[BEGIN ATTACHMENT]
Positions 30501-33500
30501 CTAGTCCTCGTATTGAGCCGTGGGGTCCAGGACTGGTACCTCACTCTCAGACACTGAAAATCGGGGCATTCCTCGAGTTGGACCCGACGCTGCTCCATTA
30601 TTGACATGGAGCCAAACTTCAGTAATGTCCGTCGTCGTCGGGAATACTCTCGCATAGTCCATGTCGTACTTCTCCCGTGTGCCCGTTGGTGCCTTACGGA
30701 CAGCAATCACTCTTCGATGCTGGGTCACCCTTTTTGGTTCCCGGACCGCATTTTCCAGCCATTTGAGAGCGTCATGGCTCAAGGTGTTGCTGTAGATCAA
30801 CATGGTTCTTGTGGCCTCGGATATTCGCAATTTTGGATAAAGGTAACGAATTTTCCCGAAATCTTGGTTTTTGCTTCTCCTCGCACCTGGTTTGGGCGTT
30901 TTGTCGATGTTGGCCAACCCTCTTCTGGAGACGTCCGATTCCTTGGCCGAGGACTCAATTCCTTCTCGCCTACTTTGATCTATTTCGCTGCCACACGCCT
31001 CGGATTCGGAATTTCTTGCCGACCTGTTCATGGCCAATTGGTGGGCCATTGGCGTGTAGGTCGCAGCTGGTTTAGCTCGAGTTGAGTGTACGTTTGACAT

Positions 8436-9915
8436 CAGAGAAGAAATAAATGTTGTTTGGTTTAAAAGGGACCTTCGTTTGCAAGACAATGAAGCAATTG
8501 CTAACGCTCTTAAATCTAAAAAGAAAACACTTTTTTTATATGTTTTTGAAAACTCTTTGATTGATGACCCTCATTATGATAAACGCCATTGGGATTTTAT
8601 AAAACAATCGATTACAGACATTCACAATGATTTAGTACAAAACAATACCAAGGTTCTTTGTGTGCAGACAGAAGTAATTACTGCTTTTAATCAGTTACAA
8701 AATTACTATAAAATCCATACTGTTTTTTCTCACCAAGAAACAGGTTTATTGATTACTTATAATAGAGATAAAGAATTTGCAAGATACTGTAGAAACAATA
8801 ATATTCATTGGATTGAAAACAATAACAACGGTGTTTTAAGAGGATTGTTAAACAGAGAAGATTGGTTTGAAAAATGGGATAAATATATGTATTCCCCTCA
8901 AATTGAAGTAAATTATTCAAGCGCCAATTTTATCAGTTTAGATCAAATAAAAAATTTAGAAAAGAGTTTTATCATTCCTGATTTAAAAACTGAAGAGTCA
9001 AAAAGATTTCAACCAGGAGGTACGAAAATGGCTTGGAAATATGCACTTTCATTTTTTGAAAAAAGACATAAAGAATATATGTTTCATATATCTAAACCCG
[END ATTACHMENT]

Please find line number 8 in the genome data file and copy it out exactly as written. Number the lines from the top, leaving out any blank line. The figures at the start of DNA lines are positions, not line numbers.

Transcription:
Positions 8436-9915